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Review: SUDS’ The Importance of Being Earnest

When he heard Michael Spence was going, Janek Drevikovsky just had to get tickets.

Image centre is a small table set with cake for afternoon tea, one young woman on either side, both dressed in relaxed 1950s garden wear. Woman on right looks away while woman on left speaks, mouth open. Between them, butler dressed in black and white stands, during tea. The taking of tea, like a night at the theatre, is one of life's small refinements: Remi Adeney, Anita Donovan and Thomas Hanaee show us how it's done, Wilde-style.

The Importance of Being Earnest is the archetypal comedy of manners. It’s Wilde at the height of his witty genius—a classic. And, for the Sydney University Dramatic Society (SUDS), it’s a risk. Earnest is the heartthrob play of every English major. Oscar can do no wrong, says the army of would-be parlour wits; any faults are to be blamed on the production.

And when one Dr Michael Spence—no mean English major himself—is in your first-night audience, the pressure’s on. So thank god, for SUDS’ sake, that this is a fine bit of theatre.

As with any production of Wilde, Earnest lives by its cast. Stripped of the witty writing, the plot is a shambles of confused identities, reducible to the titular pun: it really is important to be earnest, when one (or maybe two, or maybe none) of the main characters is named Ernest. Through the absurdity flows a torrent of one-liners—smilingly devastating attacks on class, aristocracy and respectability. And of course, afternoon tea:

“I can’t eat muffins in an agitated manner. The butter would probably get on my cuffs. One should always eat muffins quite calmly. It is the only way to eat them.”

From the cast, this humour requires an unstudied obliviousness: the characters must persist in their pretentious logic even as the ridiculousness mounts. In SUDS’ production, the leads—particularly the female leads—do a good job of it. Anita Donovan is perfectly deadpan as the self-assured Gwendolen, Ernest’s love interest. Out of all the performances, hers is the most innovative: Donovan’s Gwendolen has an intensity, an almost threatening intelligence, which isn’t immediately apparent in the script.

The standout performance, however, is Lady Bracknell, played by Lucinda Spence (on matters of lineage, Honi makes no assumptions). Bracknell is given to imperious pronouncements, which Spence delivers with a puckered lip and the regal nasality of Grosvenor square:

“The whole theory of modern education is radically unsound. Fortunately in England, at any rate, education produces no effect whatsoever.”

Dressed in black, with gossamer gloves and a fascinator, Spence carries herself with dripping disdain; it really is as if a matriarch of the English gentry has swept onto the Cellar Theatre stage.

Algernon, a voracious fop played by Campbell Taylor, is effective as well. Taylor’s timing is excellent, and he seems dedicated to his art, following through on a running gag which has his character devouring plates of teatime delights. How Taylor stays so slim after a plate of cucumber sandwiches and several muffins remains a mystery to Honi. Any dieting secrets can be forwarded to the letters’ page.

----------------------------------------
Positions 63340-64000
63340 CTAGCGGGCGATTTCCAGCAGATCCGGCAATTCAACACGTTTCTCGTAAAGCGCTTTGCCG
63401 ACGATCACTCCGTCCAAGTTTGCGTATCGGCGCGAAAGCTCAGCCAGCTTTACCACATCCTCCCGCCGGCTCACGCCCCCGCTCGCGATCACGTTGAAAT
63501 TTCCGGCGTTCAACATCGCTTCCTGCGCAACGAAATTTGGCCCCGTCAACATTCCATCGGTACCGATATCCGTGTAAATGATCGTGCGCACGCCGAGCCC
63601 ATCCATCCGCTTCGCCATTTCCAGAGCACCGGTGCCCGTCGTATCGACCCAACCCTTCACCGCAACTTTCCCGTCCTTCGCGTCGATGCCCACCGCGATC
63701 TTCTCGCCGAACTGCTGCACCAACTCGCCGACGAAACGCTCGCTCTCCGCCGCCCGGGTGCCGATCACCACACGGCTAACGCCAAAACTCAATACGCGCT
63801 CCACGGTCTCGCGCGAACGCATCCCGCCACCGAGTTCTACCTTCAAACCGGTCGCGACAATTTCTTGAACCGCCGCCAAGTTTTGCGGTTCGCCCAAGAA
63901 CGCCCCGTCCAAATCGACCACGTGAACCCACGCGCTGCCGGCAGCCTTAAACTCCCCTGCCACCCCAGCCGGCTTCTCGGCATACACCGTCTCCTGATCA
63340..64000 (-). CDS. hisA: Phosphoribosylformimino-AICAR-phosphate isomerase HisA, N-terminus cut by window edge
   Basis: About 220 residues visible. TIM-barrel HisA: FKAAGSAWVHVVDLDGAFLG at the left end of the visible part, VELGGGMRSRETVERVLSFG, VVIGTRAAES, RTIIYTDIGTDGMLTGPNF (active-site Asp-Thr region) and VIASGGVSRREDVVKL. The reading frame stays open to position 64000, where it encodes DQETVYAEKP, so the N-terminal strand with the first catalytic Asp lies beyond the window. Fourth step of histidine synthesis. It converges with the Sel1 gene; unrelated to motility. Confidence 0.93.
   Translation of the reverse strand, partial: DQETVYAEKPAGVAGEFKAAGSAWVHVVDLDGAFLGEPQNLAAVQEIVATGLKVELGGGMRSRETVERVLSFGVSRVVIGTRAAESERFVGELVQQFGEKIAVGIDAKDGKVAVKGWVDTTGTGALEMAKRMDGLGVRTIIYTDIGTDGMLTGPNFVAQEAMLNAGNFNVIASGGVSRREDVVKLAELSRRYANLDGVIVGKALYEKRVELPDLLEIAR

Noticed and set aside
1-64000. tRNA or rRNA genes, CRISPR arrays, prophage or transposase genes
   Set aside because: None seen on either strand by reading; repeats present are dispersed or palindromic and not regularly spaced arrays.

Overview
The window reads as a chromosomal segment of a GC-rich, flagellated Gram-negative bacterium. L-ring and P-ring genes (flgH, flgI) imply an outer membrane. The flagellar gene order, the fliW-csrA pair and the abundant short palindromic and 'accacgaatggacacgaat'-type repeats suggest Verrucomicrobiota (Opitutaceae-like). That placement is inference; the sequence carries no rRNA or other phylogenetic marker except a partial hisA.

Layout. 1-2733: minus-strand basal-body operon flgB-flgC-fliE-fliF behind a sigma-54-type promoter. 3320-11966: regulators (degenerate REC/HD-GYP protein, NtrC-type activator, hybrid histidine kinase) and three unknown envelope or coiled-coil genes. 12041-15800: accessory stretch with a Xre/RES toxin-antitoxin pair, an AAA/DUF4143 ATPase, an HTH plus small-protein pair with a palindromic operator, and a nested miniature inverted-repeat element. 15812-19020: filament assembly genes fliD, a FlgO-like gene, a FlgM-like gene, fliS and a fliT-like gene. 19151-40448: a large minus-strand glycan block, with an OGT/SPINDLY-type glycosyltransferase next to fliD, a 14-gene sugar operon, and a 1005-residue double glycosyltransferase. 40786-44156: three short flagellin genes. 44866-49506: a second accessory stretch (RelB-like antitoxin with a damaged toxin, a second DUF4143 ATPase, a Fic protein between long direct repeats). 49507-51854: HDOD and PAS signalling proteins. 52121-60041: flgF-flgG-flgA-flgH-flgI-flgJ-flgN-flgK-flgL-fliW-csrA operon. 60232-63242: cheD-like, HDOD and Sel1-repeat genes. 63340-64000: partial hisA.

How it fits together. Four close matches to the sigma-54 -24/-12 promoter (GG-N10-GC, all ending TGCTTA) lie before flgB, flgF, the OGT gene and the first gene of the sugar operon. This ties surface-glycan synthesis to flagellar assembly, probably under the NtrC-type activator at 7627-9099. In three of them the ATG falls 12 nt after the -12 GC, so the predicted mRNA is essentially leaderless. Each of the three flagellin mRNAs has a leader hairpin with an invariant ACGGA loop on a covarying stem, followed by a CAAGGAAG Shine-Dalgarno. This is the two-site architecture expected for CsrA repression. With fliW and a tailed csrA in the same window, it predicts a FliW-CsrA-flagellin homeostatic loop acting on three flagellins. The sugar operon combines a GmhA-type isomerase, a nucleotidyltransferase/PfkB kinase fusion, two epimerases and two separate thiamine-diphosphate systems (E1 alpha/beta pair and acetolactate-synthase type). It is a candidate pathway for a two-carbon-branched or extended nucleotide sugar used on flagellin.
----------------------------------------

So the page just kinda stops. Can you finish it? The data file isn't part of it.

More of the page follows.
Ernest (actually Jack, as it quickly emerges) is given a sympathetic portrayal by Anthony Lovett. If anything, perhaps too sympathetic: at points, he reaches moral awareness, seemingly ashamed about his scheming. He even comes across as genuinely in love with Gwendolen. This portrayal sits uneasily with Wilde’s tone, which Bernard Shaw described as “extremely funny” but “heartless”. That’s the point. As Gwendolen remarks:

“In matters of grave importance, style, not sincerity is the vital thing.”

The play doesn’t care about sincerity in its characters, or their inner worlds. They are there to apply aristocratic norms to a ridiculous scenario, with hilarious, exquisitely predictable results. But development, emotions—heart—don’t come into the equation.

So it would have helped, in a play where form is everything, to have consistency with accents. Spence, Donovan, Taylor, Fred Pryce and Gabrielle Vanderdeyl at least give received pronunciation a go, even if only Spence is convincing. The rest of the cast, however, keep their Aussie twang, which is jarring in comparison. If ever there was a time to feel the cultural cringe, it’s while watching the English aristocracy mock themselves out of existence.

Cast aside, the production does little to tamper with the original. Madelaine Caban’s costuming is more Mad Men than Downton Abbey, and an oblique reference to the year suggests we are in fact in the 50s. But not much is made of it: the script stays uncut, and the set could as easily be a country manor or a modernist mansion. That said, Maddy Picard’s use of space is clever: despite the Cellar’s cramped conditions, the drawing room set feels expansive, with its white paint coat and floral patterns. The lighting helps too: warm and unobtrusive, it is just dynamic enough to bring depth to the set. As the cast bustle in and out, you’re left with the illusion this really is a grand manor house.

For SUDS, a company at home with the avant garde, putting on a traditional play is itself a break from tradition. But this production of The Importance of Being Earnest is a crowd pleaser. It stays close to the text and receives expert treatment from a talented cast. And, clearly, it hits the right notes with Those Who Matter: as the audience filed out, the Vice Chancellor was overheard calling the play “wonderful”. High praise, though perhaps a tad uncritical. Better to take Algernon’s advice from Act I:

“Literary criticism is not your forte, my dear fellow. Don’t try it. You should leave that to people who haven’t been at a University. They do it so well in the daily papers.”